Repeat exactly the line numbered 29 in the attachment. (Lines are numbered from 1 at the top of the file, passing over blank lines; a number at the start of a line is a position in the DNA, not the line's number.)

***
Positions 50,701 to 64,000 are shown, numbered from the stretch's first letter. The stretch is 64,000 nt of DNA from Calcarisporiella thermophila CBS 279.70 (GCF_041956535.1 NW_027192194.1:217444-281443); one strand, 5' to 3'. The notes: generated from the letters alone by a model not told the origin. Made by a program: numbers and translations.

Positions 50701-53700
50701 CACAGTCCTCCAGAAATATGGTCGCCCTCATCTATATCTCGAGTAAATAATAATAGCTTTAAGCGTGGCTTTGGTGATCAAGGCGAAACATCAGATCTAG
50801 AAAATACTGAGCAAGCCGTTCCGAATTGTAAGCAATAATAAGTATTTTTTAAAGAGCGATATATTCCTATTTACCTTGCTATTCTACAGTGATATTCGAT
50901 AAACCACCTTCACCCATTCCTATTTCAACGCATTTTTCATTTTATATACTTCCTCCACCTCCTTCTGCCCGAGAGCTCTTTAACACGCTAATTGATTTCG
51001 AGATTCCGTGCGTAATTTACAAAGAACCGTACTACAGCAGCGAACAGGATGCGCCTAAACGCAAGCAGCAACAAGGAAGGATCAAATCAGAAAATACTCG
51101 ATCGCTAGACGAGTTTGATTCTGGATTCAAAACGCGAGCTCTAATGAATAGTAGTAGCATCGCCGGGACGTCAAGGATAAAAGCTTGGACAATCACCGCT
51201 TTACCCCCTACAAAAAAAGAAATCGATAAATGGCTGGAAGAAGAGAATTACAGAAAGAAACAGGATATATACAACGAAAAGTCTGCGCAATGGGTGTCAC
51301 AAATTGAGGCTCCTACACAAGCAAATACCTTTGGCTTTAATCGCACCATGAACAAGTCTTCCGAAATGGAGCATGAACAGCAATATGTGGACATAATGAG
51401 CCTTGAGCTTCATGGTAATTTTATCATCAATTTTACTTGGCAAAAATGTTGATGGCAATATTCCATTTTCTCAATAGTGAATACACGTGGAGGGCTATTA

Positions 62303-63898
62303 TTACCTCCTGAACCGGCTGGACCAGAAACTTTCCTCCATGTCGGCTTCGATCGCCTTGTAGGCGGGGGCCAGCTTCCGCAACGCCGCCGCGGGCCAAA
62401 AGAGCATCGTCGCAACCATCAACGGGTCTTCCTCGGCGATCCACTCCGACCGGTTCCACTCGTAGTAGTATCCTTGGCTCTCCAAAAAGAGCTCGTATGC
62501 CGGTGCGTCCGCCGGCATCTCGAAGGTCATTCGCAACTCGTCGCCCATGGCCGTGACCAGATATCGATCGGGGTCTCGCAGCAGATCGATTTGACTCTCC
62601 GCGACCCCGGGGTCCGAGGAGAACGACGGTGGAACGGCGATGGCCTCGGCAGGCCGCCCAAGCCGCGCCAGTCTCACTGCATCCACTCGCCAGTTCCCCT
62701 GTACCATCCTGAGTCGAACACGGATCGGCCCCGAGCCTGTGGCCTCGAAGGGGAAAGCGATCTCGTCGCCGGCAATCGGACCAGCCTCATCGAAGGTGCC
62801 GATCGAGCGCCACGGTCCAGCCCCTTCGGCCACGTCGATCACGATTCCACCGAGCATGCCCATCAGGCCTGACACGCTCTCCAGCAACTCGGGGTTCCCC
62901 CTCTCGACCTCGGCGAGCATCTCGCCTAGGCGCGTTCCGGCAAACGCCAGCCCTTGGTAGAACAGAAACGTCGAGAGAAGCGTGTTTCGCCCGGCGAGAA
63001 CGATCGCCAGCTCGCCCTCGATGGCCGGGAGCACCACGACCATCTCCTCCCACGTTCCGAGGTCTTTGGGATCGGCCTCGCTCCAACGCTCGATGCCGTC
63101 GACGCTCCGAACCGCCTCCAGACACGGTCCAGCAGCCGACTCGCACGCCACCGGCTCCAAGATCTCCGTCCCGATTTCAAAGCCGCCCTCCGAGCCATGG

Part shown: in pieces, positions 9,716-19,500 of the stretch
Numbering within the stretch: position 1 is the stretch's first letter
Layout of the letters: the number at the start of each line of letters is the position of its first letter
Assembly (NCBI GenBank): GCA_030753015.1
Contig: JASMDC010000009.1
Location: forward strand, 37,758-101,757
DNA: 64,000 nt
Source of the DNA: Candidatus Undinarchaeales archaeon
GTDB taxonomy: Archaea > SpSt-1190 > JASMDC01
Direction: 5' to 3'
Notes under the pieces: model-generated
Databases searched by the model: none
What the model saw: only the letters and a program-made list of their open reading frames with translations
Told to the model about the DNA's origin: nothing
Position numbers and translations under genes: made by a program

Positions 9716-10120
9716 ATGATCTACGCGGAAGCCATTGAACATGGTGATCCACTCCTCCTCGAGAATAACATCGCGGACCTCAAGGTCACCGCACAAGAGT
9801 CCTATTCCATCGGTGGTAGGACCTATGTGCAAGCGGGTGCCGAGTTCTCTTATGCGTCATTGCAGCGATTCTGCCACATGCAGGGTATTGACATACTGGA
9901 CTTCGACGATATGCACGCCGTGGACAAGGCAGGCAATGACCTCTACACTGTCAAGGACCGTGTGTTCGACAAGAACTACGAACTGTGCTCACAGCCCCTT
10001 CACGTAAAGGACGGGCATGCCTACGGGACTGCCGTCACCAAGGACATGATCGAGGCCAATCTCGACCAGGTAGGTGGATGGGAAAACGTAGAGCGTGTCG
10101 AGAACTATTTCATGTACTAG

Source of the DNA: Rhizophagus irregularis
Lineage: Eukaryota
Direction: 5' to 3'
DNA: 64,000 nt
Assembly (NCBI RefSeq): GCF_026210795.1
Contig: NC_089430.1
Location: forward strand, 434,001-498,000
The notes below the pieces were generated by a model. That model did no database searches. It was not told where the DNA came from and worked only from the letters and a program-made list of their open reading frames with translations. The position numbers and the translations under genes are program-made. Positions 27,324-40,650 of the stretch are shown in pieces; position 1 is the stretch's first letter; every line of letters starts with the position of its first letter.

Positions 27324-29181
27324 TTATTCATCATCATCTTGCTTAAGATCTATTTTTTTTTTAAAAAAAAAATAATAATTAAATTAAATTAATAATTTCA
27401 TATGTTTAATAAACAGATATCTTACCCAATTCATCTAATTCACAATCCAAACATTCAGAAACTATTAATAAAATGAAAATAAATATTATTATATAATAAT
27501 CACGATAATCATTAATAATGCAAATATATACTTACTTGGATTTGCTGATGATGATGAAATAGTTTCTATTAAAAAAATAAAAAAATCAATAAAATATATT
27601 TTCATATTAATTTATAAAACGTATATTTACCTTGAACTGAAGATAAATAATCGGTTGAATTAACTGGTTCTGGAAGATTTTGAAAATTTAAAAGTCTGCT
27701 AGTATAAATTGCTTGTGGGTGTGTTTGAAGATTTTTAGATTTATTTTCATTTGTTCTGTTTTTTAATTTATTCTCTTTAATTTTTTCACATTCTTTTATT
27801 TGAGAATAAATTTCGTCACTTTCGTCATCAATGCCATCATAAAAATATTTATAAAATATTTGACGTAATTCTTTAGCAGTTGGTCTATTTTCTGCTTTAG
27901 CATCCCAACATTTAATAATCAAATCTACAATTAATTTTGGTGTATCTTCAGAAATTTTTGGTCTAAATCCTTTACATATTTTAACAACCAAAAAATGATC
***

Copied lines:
GTDB taxonomy: Archaea > SpSt-1190 > JASMDC01